37pc of mobile users blocked ads in Q4: report
By Chantal Tode
January 28, 2016
The use of ad-blocking software, which had been stable for a while, grew 10 percent during the fourth quarter of 2015, driven by increasing use on mobile, according to new data from GlobalWebIndex.
With Apple opening the doors to ad-blocking on iOS devices last fall, the possible ramifications have been a hot topic among marketers. The fourth quarter research suggests that mobile users are gravitating toward ad-blocking, with GlobalWebIndex reporting that 36.7 percent of mobile users have used an ad blocker the pressure is on brands to expand their marketing activity beyond the traditional interruptive approach.
Ad blocking is an issue, said Patrick Reynolds, chief marketing officer at SessionM
. Ad avoidance is a problem.
Consumers are increasingly seeking out ad-free or ad-light content, he said. The hottest shows? Narcos, Making of a Murderer, Billions, F is For Family? Either Showtime or Netflix. Where do you go for the hottest tracks and bands? Probably Spotify. What's one of the few "appointment programs" left? Serial.
Sound and vision have long been the shock and awe for advertisers. With content increasingly tucked behind paywalls and incessant political advertising driving more and more consumers to make the switch the interruptive advertising model is clearly challenged.
Room for growth
Ad-blocking is still relatively new on mobile, so it is significant that 36.7 percent of users say they have blocked ads on their mobile device within the past month. The findings from GlobalWebIndex
suggest consumers are looking for ways to improve their mobile experience while not draining their data allowances and battery life.
Overall, another 41.9 percent of mobile users say they are interested in using ad-blockers in the future while just 21.3 percent are not interested in ad blocking technology.
The findings also point to how younger consumers are at the forefront of the trend with 40.9 of 16-to-24-year-old having blocked ads on their mobile device, 41.8 percent of 25-to-34-year-olds, 34 percent of those between 35 and 44, 24.5 percent of those between 45 and 54 and 20.2 percent of those between 55 and 64.
However, the research also shows that the interest in ad-blocking is wide, with significant room for growth.
Per GlobalWebIndex, at least 70 percent across every single age and gender break say they are either blocking ads already or are interested in doing so in the future.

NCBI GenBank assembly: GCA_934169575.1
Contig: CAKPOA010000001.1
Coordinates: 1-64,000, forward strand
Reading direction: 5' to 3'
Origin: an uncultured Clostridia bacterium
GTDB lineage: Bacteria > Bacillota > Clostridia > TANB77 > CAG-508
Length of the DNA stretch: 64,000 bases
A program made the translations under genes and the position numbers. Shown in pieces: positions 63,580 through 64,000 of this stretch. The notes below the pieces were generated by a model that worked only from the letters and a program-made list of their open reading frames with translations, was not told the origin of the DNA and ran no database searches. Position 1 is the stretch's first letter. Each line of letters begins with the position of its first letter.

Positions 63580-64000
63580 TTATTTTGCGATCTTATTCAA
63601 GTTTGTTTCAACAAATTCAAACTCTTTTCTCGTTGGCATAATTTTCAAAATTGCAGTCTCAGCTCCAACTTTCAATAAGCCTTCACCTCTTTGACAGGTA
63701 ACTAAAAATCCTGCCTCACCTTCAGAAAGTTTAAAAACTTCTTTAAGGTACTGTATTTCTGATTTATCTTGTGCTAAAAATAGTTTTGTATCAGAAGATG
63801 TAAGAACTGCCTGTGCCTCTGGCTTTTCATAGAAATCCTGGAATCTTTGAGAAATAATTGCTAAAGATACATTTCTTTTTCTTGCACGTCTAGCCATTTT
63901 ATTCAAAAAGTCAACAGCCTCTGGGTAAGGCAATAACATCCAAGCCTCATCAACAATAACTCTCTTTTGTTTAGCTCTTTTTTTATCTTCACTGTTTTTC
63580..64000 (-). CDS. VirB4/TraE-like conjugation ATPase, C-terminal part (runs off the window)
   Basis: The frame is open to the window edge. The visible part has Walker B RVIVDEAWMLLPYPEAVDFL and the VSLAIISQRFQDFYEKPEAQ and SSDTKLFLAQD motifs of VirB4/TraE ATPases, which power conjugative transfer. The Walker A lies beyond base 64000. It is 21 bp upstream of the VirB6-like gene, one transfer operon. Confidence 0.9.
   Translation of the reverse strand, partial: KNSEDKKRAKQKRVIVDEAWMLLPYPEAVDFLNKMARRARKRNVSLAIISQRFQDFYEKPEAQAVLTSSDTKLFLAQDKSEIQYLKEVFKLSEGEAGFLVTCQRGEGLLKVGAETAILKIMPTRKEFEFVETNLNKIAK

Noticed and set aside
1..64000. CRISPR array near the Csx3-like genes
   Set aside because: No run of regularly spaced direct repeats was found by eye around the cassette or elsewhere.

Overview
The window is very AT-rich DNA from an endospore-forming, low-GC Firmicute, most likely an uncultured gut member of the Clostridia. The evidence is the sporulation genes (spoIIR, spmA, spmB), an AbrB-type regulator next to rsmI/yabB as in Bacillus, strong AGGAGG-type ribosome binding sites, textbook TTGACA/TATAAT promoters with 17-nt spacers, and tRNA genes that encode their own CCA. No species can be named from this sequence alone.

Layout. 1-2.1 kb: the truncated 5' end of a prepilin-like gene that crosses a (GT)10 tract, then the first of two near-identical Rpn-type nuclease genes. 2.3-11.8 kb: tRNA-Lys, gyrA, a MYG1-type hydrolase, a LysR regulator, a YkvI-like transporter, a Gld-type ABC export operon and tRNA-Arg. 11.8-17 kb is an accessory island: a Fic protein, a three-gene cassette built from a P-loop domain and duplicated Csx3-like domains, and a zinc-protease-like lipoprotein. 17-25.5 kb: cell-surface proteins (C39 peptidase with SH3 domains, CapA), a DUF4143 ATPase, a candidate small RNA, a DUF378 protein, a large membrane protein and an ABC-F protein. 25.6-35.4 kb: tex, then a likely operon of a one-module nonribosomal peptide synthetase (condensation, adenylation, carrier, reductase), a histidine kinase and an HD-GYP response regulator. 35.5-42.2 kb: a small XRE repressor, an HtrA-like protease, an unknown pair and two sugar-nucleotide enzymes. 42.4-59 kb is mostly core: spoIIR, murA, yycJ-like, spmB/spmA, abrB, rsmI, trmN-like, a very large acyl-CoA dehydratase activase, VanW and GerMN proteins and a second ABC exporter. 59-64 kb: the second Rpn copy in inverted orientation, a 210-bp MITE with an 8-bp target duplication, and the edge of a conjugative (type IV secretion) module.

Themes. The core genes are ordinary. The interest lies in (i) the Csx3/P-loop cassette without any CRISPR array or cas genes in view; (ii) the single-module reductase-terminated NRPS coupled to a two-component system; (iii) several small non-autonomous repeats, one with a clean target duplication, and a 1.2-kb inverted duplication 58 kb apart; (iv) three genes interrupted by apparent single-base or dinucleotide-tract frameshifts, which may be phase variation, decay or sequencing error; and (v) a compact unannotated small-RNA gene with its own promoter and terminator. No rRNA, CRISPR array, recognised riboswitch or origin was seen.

A global trend
Men are slightly more likely to block ads on mobile, with 39.7 percent of male users having done so compared to 33 percent of female users.
By income group, 42.8 percent of lower income consumers have blocked ads on mobile, 36.3 percent of middle income users have done so and 36.8 percent of those in the top income bracket.
By region, 44.7 percent of mobile users in Asia Pacific have blocked ads, 23.8 percent of Europeans, 22 percent of those in Latin America, 28.2 percent in Middle East and Africa and 27.9 percent in North America.
The findings suggest that mobile content from brands, in-app messaging and other forms of more direct communication with consumers will gain on mobile going forward.
Marketers need to become publishers as well as new media companies, creating content that people share intentionally.
Consumers don't trust advertisers anymore, they look to their friends and networks for the endorsements they can trust, said Paul Berry, founder and CEO of Rebel Mouse
. The first attempts from brands to become publishers didn't go very well - they adopted technologies that no new media company would ever touch.
Its the beginning of a new era for marketing and one that will bring far greater rewards, he said. The break out stars of marketing will study high growth properties like The Dodo, Higher Perspective and understand how to turn their slogans into an editorial thesis and create content that reaches real audiences and creates movements.
Coca-Colas new global Taste the Feeling campaign is a great example of how marketers are creating shareable content, with a mobile-optimized microsite offering a way to share an animated GIF that expresses a consumers feelings in that moment (see story
Increasingly, messaging apps such as Facebook Messenger and WhatsApp are offering ways for brands to communicate directly with users, a potentially significant strategy going forward.
Permission-based engagement, where aperture and personalization are required, is poised to gain even more traction, SessionMs Mr. Reynolds said. Look for in-app messaging and more direct communication between brands and consumers, with clearly articulated rules of engagement and value props, to pick up the slack.